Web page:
The world should be thankful for the United States
Thank goodness for the United States. At his second inauguration yesterday, George W. Bush might seem to have gazed out at a world alienated by his unapologetic use of U.S. power. Certainly on his recent visit to Ottawa, jeering protesters tried to suggest he and the country he rode in on are uniformly despised here. But they aren't and shouldn't be. For without America we would truly be in the soup. Or die Suppe. In Oregon last August, a registered Democrat passionate about local self-government suggested to me that if the U.S. had split up during the 19th century, its national government(s) might be far less unwieldy and impersonal than Washington has become. Perhaps. But my immediate and enduring reaction is that no possible benefits could compensate for the horrors of a 20th century without the overwhelming, if sometimes tardy, power of the United States, and I expect the same will be true of the 21st. She declared it a welcome change from habitual America-bashing by foreigners, including Canadians.
This fall, newspapers worldwide highlighted polls saying people from Spain to South Korea far preferred John Kerry to George Bush. It seemed a bit odd, since most also claimed not to see much difference between Democrats and Republicans. But it's a proxy for resenting American exceptionalism, as is majorities everywhere liking Americans though majorities in Canada, Britain, Mexico and South Korea said American culture threatened their own (Canada's 60 to 38 took paranoid gold here). In at least four countries, people massively told pollsters the U.S. exercises too much influence in the world - in Canada 86-11 - while a majority in Canada, Japan and South Korea denied America was respected in the world or helped maintain peace.
Here lies the crucial inconsistency. For when asked is it important for your country to maintain good relations with the U.S., 90 per cent or more said yes in Canada, France, Japan, Australia, Mexico and South Korea. If menaced by a tyranny, they would run to Uncle Sam, confidently expecting help. Knee-jerk anti-Americans throughout the West, including here, are as aware of their dependence on the U.S. as I am. The difference is I don't resent it.
Of course some aspects of America bother me intensely. But I never expected to get through life without irritation, nor do I see how a person, place or thing could be complex enough to be interesting without having some annoying qualities. From Wall Street to Harvard to Hollywood, the U.S. has something to irritate, and delight, everyone. And this dynamic diversity accounts for its overwhelming power and its crucial impact, not just on what happens in the world, but on what conceivably might happen. Sure, America makes mistakes in foreign policy; so does Canada. But it is strong enough to crush those who wage war on freedom anyway, and that's what matters.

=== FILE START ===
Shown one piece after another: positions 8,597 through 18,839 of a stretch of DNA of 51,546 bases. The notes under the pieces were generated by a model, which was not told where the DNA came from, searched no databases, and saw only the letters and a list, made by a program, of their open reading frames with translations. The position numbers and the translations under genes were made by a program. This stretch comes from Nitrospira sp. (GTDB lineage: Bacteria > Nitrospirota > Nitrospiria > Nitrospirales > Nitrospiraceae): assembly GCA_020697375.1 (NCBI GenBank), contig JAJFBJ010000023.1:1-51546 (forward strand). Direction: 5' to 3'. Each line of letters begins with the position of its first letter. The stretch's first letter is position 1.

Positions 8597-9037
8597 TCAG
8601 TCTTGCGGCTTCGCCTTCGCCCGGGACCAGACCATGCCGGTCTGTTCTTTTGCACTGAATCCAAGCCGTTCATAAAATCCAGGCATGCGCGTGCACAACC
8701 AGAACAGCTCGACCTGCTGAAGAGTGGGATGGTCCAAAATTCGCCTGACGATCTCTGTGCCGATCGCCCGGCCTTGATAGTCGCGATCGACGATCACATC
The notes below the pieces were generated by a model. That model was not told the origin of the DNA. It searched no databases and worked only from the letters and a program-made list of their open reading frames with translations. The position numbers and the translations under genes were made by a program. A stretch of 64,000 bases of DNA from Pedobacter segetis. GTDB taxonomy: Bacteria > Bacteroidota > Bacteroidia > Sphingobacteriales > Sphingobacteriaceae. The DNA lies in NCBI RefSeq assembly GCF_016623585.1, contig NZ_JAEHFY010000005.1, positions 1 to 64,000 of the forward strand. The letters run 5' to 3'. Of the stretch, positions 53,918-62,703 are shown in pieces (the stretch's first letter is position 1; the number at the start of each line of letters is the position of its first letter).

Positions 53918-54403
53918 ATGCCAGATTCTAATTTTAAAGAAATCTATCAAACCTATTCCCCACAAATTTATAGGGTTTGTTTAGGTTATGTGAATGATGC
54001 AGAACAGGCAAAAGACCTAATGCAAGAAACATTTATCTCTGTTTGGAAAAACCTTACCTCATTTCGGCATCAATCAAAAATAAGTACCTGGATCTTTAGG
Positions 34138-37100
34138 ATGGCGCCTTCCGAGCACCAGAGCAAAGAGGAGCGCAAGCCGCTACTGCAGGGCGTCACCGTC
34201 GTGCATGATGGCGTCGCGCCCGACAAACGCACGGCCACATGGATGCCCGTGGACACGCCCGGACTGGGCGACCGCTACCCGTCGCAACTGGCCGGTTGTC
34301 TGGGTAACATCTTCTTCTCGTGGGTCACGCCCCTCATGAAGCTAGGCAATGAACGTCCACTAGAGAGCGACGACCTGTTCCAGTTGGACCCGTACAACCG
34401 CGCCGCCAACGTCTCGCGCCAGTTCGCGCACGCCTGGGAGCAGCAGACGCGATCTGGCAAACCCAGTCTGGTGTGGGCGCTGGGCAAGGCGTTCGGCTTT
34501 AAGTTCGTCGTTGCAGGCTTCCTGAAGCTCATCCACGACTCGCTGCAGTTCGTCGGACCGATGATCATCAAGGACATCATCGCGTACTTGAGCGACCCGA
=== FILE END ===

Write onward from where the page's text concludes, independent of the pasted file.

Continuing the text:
I wish I could share widely the most important book Osama bin Laden didn't read: Victor Davis Hanson's Carnage and Culture. It argues that the West has hammered its foes on the battlefield for 2,500 years because free men eventually outthink unfree men, that for 2,500 years the West has known its foes and they have not known us and don't even realize it, that it is not we but they who are boastful and brittle. If a U.S. divided internally and at odds with some major allies could flick the Taliban and Saddam Hussein from their dingy thrones at will, the last thing terrorists should want is to frighten the West into concerted, sustained action against them. Size matters. But free citizens matter more, which makes the free world one large, if often chaotic, endeavour. Cives Romani sumus; in that sense we are all Americans now.
The U.S. is an enormous reservoir of strength for liberty under law. The colossus may suffer major defeats from the Teutobergwald to the American Revolution to Vietnam. But new legions arise and George III loses at Yorktown not York as long as that star-spangled banner yet waves. That is how deep the well is from which one can draw Bible Belt revivalism and political correctness, Michael Moore and Mel Gibson, Starbucks and McDonald's.
So I'm not bitter about being protected by the U.S., envious of its cultural vitality or ignorant of the connection. If Americans make me look bad, I should pull my socks up, not criticize the cut, fabric and design of theirs. The U.S. proves right makes might, which helps me sleep peacefully in both senses.
So I welcome a second term for President Bush. And I say thank goodness for America.
[First published in the Ottawa Citizen]